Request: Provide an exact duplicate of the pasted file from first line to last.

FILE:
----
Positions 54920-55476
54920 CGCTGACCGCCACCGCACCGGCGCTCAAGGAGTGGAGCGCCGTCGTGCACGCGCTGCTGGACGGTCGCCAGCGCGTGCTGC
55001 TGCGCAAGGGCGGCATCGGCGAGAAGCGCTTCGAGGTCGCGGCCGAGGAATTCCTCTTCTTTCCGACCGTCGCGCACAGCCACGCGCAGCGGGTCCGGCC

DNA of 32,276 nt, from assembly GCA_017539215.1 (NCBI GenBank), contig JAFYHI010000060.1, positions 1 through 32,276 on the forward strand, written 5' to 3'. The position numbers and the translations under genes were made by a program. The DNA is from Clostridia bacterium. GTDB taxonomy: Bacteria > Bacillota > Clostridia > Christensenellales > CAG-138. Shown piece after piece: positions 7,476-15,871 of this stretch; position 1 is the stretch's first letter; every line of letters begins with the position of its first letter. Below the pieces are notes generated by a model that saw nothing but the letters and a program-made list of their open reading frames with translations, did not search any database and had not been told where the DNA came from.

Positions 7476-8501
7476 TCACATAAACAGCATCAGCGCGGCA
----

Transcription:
Positions 54920-55476
54920 CGCTGACCGCCACCGCACCGGCGCTCAAGGAGTGGAGCGCCGTCGTGCACGCGCTGCTGGACGGTCGCCAGCGCGTGCTGC
55001 TGCGCAAGGGCGGCATCGGCGAGAAGCGCTTCGAGGTCGCGGCCGAGGAATTCCTCTTCTTTCCGACCGTCGCGCACAGCCACGCGCAGCGGGTCCGGCC

DNA of 32,276 nt, from assembly GCA_017539215.1 (NCBI GenBank), contig JAFYHI010000060.1, positions 1 through 32,276 on the forward strand, written 5' to 3'. The position numbers and the translations under genes were made by a program. The DNA is from Clostridia bacterium. GTDB taxonomy: Bacteria > Bacillota > Clostridia > Christensenellales > CAG-138. Shown piece after piece: positions 7,476-15,871 of this stretch; position 1 is the stretch's first letter; every line of letters begins with the position of its first letter. Below the pieces are notes generated by a model that saw nothing but the letters and a program-made list of their open reading frames with translations, did not search any database and had not been told where the DNA came from.

Positions 7476-8501
7476 TCACATAAACAGCATCAGCGCGGCA